Philosopher James K. A. Smith has a lot to say about the power of liturgies in shaping or forming our
When anything other than Jesus becomes our hope (or our wealth, security, sufficiency, completeness, joy, safety, etc…), whatever we have replaced him with has become an idol. And when we place anything on that throne, we will defend it. We will justify it. We will protect it. We will cease to allow the gospel to confront it. We will hang a Do Not Disturb sign on it. As Gerald said on Sunday, “Our idols will always make demands of us.”
It has been interesting to see the effects of social media on our culture over the past several years. One
Our family had the awesome opportunity to see Rend Collective in concert this past Friday night. I have wanted to see
As a covenant community, the members of my church, Westwood, intentionally seeks ‘meaningful membership.’ I love that we are a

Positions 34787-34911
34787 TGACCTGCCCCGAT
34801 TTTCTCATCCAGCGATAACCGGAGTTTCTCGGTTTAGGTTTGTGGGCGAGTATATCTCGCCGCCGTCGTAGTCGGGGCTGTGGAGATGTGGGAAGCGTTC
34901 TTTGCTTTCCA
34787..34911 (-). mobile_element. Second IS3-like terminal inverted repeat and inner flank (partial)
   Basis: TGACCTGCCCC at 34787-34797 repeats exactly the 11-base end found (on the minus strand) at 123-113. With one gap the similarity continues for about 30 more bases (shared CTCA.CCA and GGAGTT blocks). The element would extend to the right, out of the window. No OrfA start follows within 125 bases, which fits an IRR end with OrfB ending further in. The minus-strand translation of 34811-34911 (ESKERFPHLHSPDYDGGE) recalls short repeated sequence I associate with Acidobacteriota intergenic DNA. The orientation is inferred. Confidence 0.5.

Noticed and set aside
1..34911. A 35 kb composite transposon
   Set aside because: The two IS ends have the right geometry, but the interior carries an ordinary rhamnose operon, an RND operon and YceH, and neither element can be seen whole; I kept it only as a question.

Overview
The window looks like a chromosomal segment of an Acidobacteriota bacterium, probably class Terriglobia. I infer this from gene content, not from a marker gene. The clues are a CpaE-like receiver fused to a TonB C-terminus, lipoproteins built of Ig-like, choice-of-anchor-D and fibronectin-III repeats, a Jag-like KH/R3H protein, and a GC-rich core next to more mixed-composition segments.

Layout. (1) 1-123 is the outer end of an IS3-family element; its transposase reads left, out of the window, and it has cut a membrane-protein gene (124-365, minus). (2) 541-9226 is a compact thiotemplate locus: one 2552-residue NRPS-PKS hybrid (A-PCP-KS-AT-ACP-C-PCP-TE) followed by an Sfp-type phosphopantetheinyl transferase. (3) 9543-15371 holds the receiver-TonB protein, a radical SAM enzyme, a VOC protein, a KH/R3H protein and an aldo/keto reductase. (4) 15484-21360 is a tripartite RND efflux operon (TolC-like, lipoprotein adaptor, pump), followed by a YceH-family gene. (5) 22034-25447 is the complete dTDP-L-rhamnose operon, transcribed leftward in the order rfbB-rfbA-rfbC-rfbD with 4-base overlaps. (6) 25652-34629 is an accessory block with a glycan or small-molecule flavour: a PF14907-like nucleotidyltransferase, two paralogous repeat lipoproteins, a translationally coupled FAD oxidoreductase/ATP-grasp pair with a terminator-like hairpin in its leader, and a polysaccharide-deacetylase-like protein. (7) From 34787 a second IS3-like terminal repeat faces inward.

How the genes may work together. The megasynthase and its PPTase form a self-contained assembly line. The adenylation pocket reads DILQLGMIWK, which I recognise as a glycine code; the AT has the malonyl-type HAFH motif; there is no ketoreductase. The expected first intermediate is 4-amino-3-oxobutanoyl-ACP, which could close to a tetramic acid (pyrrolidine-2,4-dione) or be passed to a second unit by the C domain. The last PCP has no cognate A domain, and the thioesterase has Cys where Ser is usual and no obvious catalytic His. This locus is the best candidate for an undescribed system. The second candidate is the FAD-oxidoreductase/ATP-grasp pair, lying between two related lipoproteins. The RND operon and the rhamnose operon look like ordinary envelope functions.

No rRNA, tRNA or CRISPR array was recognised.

God’s rebuke of his priests in Malachi offers a sobering picture of the reality of marginal giving for the Church today. To understand this, we must fully understand the context of this heavy passage in light of the entire biblical narrative. In his indictment, God accuses the Priests of “offering polluted food upon my altar” when they “offer blind animals in sacrifice…and those that are lame or sick” (Mal 1:7, 8). Now at first glance we may simply believe that God chastises his priests for the mere fact that they have broken his law, which indeed they had (see Lev 22:17-25; Deut 15:21; 17:1). True, the priests were guilty of offering what was easy instead of what was commanded; however, the context and very purpose of the sacrificial system in which the priests participated forbids us to stop at that interpretive level.